I read The Time Traveler’s Wife, by Audrey Niffenegger, mainly because time travel fascinates me and I had heard positive things about the book. I didn’t really know what it was about beyond the fact that it involved time travel. It turns out that, although time travel is central to the plot, the book is not really about time travel. Rather, I think it is first and foremost a romance. Niffenegger uses time travel to explore love and romance in a most unusual way.
Although somewhat different from what I was expecting, The Time Traveler’s Wife was nevertheless highly captivating. You hear from two first-person narrators in little bits and pieces: Henry, an individual with a genetic disorder that causes him to involuntarily time travel, and his eventual wife, Clare. The story is necessarily quite non-linear, since Henry’s life is non-linear. It is also full of time travel paradoxes, mainly in the form of cyclical cause and effect (event A causes event B, which then causes event A). The entire narrative is in the present tense, which lends it a dreamy timelessness, and the ending is bittersweet and heavy with emotion and romance. Overall, it was an intense, but ultimately worthwhile, read.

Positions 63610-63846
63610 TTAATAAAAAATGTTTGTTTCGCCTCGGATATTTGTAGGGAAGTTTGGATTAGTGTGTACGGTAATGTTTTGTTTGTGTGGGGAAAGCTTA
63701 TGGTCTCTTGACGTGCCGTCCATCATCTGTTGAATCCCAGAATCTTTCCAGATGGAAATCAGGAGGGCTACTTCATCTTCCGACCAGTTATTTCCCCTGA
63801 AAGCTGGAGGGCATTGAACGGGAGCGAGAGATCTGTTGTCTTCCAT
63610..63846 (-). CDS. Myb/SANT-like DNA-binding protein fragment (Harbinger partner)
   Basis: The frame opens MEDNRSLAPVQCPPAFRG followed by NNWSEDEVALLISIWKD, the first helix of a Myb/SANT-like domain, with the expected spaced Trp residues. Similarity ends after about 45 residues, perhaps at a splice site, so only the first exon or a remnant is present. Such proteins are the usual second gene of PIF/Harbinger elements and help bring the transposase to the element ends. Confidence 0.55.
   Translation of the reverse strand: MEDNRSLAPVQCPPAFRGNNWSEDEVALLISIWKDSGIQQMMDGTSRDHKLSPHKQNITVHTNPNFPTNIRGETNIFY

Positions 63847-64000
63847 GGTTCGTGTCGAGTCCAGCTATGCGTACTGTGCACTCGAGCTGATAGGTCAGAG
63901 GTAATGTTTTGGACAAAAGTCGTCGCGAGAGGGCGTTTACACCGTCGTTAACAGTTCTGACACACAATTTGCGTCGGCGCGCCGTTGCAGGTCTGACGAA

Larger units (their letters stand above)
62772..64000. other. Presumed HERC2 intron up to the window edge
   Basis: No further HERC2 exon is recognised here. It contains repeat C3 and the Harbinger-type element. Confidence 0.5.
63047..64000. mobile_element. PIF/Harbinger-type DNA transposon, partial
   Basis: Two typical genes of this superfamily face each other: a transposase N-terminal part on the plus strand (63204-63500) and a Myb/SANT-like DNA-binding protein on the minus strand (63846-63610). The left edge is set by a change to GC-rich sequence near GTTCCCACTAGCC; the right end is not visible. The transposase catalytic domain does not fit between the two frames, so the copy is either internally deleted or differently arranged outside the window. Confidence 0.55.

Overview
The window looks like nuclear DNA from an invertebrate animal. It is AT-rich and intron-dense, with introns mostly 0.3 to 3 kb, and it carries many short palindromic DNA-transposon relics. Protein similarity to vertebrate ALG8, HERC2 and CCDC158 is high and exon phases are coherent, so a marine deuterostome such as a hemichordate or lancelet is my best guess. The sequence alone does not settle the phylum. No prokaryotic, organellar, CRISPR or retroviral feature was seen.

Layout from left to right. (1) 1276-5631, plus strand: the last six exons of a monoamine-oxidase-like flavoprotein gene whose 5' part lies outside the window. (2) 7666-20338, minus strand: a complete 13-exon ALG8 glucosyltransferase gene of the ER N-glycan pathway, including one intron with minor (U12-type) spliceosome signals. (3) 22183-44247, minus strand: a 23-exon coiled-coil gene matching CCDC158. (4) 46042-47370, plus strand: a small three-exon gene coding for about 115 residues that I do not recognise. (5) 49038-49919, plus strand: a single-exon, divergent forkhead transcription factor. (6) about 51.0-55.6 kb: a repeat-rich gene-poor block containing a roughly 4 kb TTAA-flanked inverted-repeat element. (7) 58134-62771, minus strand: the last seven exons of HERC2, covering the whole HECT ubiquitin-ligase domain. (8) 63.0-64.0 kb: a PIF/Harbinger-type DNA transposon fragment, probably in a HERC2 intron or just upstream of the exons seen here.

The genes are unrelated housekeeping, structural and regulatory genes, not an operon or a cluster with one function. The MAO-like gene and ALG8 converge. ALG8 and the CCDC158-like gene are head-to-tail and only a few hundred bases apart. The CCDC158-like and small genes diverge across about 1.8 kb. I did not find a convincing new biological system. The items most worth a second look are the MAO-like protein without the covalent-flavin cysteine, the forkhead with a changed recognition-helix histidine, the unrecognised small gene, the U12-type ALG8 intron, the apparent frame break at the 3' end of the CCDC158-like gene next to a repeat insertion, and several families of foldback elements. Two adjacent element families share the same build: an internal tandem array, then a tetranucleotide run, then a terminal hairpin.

There were two things that bothered me, however. The first is that I often found it hard to settle into hearing Clare’s narratives as being in a different voice from Henry’s. Their tones weren’t always well distinguished and I found myself sometimes forgetting who was narrating at a particular point. The second thing that bothered me is that Niffenegger touched on the concept of free will, but did not explore it very deeply. Sometimes the characters maintained the consistency of the time travel seemingly out of free will, and I would have liked to see more of an exploration of what would happen if they broke that, or tried to. For example, when Clare is trying to get pregnant she learns from a future Henry that they do have a baby in the future. However, he tells her that he did not know until it happened, so she restrains herself from telling the present Henry that it will definitely happen. But if she truly has free will, then she could have told him, and then what would have happened? The fact that The Time Traveler’s Wife does not explore such themes in depth is why I say that it is primarily about love, not about time travel; time travel is only a device for the main theme of love.
Given that it is a book about love, it is a very good one. I do recommend it; just be prepared for an intense and unusual journey through time.